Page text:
WAR AT HOME
Until the late 1960s most Americans supported the war in Vietnam. From the beginning, though, there were those who opposed it, and ultimately the antiwar movement became the largest protest movement in U.S. history.
Beginning with members of traditional anti-nuclear peace groups, the movement grew as bombing and troop levels increased after the Tonkin Gulf Resolution. On college campuses, students demonstrated, burned draft cards, and participated in teach-ins, and the Students for a Democratic Society radicalized the rhetoric of peace.
By 1968, the movement had become a constantly shifting and fragmenting coalition of Old Left, New Left, civil rights, religious groups, students, hippies, business leaders, physicians, even veterans - each group with its own goals and strategies. But failure to sway the vast middle and to influence government policy led to conflicts within and among the various factions and weakened - even paralyzed - the movement. Public reaction to the 1968 Tet offensive spurred renewed activity but further fragmentation.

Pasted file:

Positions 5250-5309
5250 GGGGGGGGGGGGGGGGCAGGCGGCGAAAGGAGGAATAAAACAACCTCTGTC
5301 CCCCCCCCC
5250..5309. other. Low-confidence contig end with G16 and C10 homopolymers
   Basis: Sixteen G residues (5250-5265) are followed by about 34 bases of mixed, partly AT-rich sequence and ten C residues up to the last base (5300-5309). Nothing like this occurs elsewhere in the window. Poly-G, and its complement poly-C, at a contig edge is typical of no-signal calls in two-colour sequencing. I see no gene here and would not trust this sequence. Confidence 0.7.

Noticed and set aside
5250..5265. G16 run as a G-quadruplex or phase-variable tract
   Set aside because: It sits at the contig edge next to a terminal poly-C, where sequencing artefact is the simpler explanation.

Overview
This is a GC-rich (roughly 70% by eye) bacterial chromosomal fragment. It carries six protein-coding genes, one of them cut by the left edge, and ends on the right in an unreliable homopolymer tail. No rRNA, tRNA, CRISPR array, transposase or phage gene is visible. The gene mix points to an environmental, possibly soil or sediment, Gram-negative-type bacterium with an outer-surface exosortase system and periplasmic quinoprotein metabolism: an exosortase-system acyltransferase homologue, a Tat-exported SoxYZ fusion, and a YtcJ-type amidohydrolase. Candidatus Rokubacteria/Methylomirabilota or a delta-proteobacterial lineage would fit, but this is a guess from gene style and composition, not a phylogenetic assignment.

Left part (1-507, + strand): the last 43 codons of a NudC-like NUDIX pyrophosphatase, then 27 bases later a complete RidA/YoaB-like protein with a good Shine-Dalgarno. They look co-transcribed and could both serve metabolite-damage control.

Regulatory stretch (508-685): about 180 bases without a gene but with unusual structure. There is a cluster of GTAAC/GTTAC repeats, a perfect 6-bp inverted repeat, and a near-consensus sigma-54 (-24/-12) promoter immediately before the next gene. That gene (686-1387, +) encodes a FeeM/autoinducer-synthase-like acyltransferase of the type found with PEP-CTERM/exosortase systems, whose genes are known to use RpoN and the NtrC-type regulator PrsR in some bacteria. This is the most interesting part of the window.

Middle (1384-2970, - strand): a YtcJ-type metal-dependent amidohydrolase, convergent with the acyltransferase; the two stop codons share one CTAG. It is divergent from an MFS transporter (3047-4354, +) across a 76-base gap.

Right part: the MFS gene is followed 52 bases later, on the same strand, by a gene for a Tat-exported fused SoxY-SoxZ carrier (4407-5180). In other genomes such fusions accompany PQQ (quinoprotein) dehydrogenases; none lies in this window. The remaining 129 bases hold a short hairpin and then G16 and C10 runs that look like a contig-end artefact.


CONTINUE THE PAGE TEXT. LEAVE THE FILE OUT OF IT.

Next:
From 1969 to the war's end, the movement broadened. A great many Americans now considered the war a mistake even as they disapproved of movement tactics. Nixon's decision to bomb Cambodia in 1970 led to some of the era's largest and most violent demonstrations, including the protest at Kent State University where four young people were shot by National Guardsmen.